have been used in the experiments. The proposed method has been implemented by using the image processing toolbox of Matlab, and SDK of Canon Camera Control. The images of calibration pattern have been captured by using two static, computer-controlled
Canon SX110IS 9MP cameras. Therefore, the neural structure used in the proposed method has only four inputs. All the captured images were 1,600 × 1,200 pixels sized and 24 bits/pixel. One precalibrated 3D object has been used for computing the parameters of MDLT. The interior parameters (including distortion coefficients
) of the test cameras have been computed by using the camera calibration toolbox given in [2
]. Before performing the MDLT, geometric distortion corrections have been applied to the image coordinates, in order to increase the success of the MDLT. On the other hand, no distortion corrections have been applied to the image coordinates for the proposed method.
The performance of the proposed method has been examined by scanning both a 2D test object, a 3D test object and the face of the author. The experimental results of the proposed method have been compared with the experimental results of MDLT. All the measurements have been denoised by using the FastRBF toolbox [32
] before performance analysis of backprojection of 2D and 3D test objects, in order to analyze effectiveness of smoothing of FastRBF.
and depth reconstruction
accuracies of the mentioned methods have been evaluated in Mean-Squared-Error (MSE) as seen at Table 3
The experimental results verify the success of the proposed method and MDLT. All of the errors have been measured with respect to checkerboard-test object. The test points have been marked at the corners of the test object. The checkerboard-test pattern has been designed in Matlab and printed with a 9,600 DPI professional plotter and attached onto a flat board. Since 373 points/mm have been defined on test pattern for 9,600 DPI, 0.002mm (1/373mm) has been accepted as the ground truth of test object.
Totally 1,127 3D points have been captured over the 2D test pattern and totally 1,460 3D points have been captured over the author's face. All of the measurements in the global coordinates have been performed in centimeters. The solid model of the author's face obtained by using the proposed method has been illustrated in Figure 2(e)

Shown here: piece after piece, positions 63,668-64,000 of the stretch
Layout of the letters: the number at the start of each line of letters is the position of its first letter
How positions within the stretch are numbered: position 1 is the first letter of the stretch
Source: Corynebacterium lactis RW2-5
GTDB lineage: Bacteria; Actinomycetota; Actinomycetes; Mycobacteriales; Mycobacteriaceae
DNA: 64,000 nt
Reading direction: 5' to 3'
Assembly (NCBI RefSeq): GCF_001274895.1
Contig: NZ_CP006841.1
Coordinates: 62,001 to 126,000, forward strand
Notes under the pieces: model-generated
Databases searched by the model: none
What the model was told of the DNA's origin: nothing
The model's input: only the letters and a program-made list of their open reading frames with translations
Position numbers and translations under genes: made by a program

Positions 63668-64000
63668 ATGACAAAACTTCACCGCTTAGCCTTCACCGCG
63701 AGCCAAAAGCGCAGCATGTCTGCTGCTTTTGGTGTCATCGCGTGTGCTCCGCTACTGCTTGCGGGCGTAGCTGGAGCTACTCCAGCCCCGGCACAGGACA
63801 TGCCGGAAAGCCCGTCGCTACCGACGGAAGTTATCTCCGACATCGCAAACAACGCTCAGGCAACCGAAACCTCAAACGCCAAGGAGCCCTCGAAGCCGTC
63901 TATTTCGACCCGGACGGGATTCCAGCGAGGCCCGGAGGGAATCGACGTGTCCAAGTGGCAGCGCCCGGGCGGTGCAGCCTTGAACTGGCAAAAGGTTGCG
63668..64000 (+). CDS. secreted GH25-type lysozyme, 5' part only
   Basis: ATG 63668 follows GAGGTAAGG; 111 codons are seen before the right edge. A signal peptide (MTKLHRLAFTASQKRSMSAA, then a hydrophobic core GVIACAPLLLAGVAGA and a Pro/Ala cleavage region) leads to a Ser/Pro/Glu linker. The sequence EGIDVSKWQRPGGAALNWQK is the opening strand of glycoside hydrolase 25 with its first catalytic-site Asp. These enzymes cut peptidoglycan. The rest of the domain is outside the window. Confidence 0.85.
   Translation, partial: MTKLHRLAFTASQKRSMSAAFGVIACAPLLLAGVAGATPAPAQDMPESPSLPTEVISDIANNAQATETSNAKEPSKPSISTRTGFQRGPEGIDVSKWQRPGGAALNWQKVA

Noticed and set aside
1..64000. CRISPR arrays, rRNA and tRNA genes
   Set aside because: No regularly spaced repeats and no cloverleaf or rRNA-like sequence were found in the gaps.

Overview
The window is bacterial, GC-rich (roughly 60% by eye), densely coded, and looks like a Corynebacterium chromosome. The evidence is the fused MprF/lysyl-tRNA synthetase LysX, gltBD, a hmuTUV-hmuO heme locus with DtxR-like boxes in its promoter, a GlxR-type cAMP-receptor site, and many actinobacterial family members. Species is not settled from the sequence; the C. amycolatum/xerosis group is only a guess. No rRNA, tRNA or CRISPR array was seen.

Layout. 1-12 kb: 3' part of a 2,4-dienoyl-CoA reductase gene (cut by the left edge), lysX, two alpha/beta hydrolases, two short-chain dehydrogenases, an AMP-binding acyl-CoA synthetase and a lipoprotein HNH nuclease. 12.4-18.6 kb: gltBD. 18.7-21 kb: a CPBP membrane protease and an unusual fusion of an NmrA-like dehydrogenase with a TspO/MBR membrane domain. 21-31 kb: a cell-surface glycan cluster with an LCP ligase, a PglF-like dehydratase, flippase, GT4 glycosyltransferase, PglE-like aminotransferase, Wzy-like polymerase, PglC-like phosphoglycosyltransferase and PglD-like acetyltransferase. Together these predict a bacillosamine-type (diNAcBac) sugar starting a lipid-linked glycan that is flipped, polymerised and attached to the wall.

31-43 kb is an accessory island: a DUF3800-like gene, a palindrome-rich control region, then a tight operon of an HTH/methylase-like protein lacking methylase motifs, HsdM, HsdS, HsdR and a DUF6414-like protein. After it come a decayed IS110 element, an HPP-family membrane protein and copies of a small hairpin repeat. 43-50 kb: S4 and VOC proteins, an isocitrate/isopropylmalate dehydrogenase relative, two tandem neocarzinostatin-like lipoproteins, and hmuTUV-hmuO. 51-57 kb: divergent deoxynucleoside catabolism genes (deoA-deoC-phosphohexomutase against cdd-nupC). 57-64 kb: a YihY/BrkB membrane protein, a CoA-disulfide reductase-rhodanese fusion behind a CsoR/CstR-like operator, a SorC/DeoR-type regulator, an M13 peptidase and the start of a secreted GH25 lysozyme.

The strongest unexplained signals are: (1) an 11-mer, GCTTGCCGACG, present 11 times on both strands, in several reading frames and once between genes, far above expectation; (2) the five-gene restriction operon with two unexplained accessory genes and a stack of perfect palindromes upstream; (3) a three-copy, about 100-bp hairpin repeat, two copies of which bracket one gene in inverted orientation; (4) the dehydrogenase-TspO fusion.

. Extensive simulations show that the results of the proposed method are close to MDLT for 2D test object but they are better in both planimetric and depth perception.
The 3D backprojection tests have been realized on a 3D test object, which is illustrated in Figure 3
. The FastRBF toolbox based denoising phase has not been employed in 3D backprojection tests of 3D object. The related 3D test object has been located inside of the calibration volume, and its images were captured by using the cameras. The distances of 686 backprojected 3D points to the computed-planes (Figure 3
) have been analyzed. The mean (μ
) and standard deviation (σ
) values of related distances have been computed. For the MDLT, μ
= 2.487 mm and σ
= 0.868 mm have been computed. For the proposed method, μ
= 2.128 mm and σ
= 0.793 mm have been computed. The edge lengths, illustrated in the Figure 3
, have been computed by using the mentioned methods and results have been compared with the mean of the manually measured values. The manual measurements have been realized by using a vernier-caliper at the resolution of 0.01 mm. All the manual measurements of vernier-caliper have been repeated 20 times, in order to avoid reading errors of user. In Table 4
, the test results on the 3D test object have been given.
5. Results and Discussion
In this paper, an Xsens MTi-9 inertial sensor and an RBF have been used together for 3D information recovery from images. The obtained results have been compared with the results obtained from a traditional camera calibration method, MDLT.
The main advantages of the proposed method are as follows: It does not require the knowledge of complex mathematical models of view-geometry and an initial estimation of camera calibration, it can be used with various cameras by producing correct outputs, and it can be used in dynamical systems to recognize the position of the camera after training the ANN structure. Therefore, the proposed method is more flexible and straightforward than many of the methods introduced in the literature.
The advantages of the proposed method may be summarized as follows:
The proposed method introduces a novel implicit camera calibration method based on inertial sensors (Implicit camera calibration techniques are not interested in the physical parameters of the cameras).
The results of the proposed method are close to MDLT but they are better, therefore it can be used in robotic vision as MDLT.
The computational-burden of the proposed method is less than MDLT.
The required time for preparation and scaling of the 2D calibration object of the proposed method is less than the time of preparation and scaling of the 3D calibration object of MDLT.
It offers high accuracy both in planimetric (x,y) and in depth (z).
It is simple to apply and fast after training.
The image distortion and the physical parameters of the cameras have been covered by the neural network model of the proposed method.
No image distortion model is required.
It does not use physical parameters of cameras.
An approximated solution for initial step of camera calibration is not employed.
Optimization algorithms are not employed during 3D reconstruction in contrary to some of the well-known 3D acquisition methods.